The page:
Student voice: Encouraging student agency
As it relates to creating a student-centered learning environment, voice refers to students having the ability to shape and design their own learning, co-creating their learning plan or pathway.
Giving students voice may involve encouraging students to:
- share their ideas or understanding,
- design their own project or unit,
- set goals and monitor their own learning, and/or
- lead a conference, discussion, or presentation.
Related to the idea of voice is the concept of student agency—when students are active participants in their education, taking responsibility for their learning, and being given some degree of control in the process.
With student agency, the amount of control should vary from grade level to grade level, keeping in mind the degree of control that is age appropriate for students to have.
It is important to note the overlap that exists with voice, student agency, and with choice. Here is one way to think about it: choice encourages students to choose, from a set of options provided for them, the path or process that works best for them. Voice is when students are responsible for or included in designing their learning options.
Choice, voice, and student agency are all ways in which students are encouraged to take ownership of their learning.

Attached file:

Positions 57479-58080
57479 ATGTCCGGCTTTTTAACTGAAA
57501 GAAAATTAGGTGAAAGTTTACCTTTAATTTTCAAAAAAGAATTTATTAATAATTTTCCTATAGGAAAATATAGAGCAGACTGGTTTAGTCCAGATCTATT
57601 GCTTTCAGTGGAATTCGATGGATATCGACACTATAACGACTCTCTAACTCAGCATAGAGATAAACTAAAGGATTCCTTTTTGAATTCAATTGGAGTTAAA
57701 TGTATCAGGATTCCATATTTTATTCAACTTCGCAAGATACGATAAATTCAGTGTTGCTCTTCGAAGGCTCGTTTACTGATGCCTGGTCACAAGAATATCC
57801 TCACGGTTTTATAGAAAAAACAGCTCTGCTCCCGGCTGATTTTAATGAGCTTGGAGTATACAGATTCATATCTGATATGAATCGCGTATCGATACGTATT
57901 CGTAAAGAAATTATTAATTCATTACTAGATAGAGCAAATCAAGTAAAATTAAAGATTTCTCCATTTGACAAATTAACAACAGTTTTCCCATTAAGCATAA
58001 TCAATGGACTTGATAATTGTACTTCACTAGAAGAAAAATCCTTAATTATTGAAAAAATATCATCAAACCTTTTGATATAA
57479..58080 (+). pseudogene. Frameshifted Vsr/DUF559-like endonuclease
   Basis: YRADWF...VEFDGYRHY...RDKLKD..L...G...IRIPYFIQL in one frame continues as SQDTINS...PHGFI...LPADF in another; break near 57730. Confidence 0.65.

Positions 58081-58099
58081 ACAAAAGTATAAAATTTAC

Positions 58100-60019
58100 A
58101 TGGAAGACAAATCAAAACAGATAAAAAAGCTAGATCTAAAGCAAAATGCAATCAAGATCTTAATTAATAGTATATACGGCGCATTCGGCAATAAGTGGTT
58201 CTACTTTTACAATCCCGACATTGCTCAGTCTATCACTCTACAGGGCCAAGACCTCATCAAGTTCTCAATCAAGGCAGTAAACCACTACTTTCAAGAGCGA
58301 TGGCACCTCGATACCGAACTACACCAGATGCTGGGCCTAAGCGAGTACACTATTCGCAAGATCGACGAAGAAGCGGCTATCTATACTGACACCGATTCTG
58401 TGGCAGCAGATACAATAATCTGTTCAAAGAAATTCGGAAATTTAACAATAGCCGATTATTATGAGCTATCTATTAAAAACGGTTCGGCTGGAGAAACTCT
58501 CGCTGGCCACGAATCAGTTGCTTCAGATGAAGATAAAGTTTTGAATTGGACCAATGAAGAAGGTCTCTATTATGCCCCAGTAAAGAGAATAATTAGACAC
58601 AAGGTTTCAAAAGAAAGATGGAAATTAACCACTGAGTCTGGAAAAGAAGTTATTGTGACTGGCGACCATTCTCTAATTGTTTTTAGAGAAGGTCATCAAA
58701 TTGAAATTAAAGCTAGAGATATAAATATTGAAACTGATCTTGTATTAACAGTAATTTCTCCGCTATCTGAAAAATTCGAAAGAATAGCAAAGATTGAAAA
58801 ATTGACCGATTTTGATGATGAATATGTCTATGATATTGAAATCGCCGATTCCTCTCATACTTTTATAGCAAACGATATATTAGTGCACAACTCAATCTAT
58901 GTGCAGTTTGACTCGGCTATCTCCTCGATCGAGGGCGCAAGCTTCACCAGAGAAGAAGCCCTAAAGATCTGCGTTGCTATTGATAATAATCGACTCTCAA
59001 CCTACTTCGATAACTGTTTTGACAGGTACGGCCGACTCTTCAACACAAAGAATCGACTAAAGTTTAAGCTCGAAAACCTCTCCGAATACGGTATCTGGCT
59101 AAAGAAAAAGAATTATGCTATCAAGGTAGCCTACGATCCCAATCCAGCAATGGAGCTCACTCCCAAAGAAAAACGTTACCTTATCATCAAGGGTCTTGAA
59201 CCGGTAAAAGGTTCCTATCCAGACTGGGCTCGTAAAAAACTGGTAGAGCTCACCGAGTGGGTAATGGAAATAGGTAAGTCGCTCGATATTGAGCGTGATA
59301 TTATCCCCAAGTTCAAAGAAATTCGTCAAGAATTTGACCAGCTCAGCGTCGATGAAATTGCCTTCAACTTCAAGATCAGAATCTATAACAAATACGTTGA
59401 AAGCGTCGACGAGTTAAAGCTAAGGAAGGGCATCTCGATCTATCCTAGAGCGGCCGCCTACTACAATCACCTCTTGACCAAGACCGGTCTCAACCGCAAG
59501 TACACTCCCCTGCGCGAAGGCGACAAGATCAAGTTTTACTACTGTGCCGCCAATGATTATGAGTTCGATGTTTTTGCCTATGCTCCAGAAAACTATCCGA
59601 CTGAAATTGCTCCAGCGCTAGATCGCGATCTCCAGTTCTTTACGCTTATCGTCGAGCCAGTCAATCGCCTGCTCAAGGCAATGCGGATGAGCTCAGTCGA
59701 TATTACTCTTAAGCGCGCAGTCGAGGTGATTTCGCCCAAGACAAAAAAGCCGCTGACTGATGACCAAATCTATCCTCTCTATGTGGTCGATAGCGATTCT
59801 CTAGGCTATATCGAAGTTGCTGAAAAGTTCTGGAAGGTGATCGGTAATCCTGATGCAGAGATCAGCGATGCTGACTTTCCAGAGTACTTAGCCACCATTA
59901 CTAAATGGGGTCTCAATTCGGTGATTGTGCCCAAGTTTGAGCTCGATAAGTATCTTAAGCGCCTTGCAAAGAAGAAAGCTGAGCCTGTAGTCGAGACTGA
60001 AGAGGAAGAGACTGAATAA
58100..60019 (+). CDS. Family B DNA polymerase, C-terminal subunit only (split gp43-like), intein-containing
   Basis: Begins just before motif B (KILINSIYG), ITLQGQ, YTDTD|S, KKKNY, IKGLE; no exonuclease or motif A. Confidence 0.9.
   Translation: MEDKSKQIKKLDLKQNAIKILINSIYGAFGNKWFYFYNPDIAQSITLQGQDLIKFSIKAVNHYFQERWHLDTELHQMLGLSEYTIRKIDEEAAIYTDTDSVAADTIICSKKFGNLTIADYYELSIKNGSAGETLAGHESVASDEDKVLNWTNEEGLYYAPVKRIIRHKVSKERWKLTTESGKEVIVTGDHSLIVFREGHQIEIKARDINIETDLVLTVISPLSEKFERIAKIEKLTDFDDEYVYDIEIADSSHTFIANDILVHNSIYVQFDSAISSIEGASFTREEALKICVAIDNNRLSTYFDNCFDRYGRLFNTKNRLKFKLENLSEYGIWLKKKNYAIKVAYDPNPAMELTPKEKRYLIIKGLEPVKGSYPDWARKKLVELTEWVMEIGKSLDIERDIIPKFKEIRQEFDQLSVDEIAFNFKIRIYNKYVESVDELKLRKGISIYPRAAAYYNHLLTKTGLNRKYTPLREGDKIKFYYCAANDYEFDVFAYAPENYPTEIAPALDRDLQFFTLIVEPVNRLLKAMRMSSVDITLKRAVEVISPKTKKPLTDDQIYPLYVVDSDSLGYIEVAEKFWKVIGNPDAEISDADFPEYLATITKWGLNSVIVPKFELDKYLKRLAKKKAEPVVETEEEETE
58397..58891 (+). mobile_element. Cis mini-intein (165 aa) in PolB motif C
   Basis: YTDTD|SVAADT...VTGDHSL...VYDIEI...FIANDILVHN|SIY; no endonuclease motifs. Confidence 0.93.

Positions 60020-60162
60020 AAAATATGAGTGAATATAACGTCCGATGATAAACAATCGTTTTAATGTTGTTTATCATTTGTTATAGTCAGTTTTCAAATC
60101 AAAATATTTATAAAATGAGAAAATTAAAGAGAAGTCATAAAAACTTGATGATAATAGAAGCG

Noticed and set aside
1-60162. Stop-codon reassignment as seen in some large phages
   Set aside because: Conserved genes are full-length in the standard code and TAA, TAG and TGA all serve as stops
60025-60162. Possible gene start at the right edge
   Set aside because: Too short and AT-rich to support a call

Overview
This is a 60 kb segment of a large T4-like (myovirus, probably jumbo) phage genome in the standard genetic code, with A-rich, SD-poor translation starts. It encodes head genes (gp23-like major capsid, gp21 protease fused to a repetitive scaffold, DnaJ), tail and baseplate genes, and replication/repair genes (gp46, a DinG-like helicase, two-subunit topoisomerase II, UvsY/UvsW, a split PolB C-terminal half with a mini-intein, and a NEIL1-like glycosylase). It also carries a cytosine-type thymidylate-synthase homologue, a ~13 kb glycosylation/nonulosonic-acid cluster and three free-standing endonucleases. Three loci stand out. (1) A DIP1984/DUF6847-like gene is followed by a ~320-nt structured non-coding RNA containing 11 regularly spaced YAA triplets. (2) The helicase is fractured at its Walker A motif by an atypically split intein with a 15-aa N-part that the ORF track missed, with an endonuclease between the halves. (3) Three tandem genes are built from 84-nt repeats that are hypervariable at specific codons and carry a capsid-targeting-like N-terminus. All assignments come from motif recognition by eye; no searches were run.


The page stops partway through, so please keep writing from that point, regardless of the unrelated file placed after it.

Increased student ownership
In our conversations with school leaders and teachers, we know that those schools that already implement student voice and agency in their learning model made the transition to remote learning much more easily.
In the blog, “Student-Centered Learning At FlexTech High Schools,” FlexTech’s Director of School Leadership, Dr. Sarah Pazur, shared:
“Schools that have created the conditions for student agency are going to have an easier time with rapid or extended closures because students aren’t waiting on the adults or the system to tell them what to do. They [students] are inspired by the work they’re doing because they had a voice in shaping and designing it—they created it and it doesn’t live in the school building.”
Students who already had that agency expectation were able to move forward academically much more easily than others who have never had the experience of taking ownership of or shaping the path of their learning.
And their teachers, who were already functioning in a student-centered learning environment, continued to focus more on continued student learning rather than on teaching.
Incorporating voice can help students take ownership of their learning and rely less on their teacher to direct the process, resulting in higher levels of student engagement, empowerment, and hopefully achievement.
Schools will look different this fall, there’s no doubt about that. However, the need to rapidly adopt virtual learning is no longer an emergency. We knew it was coming.
So what can we do differently this time?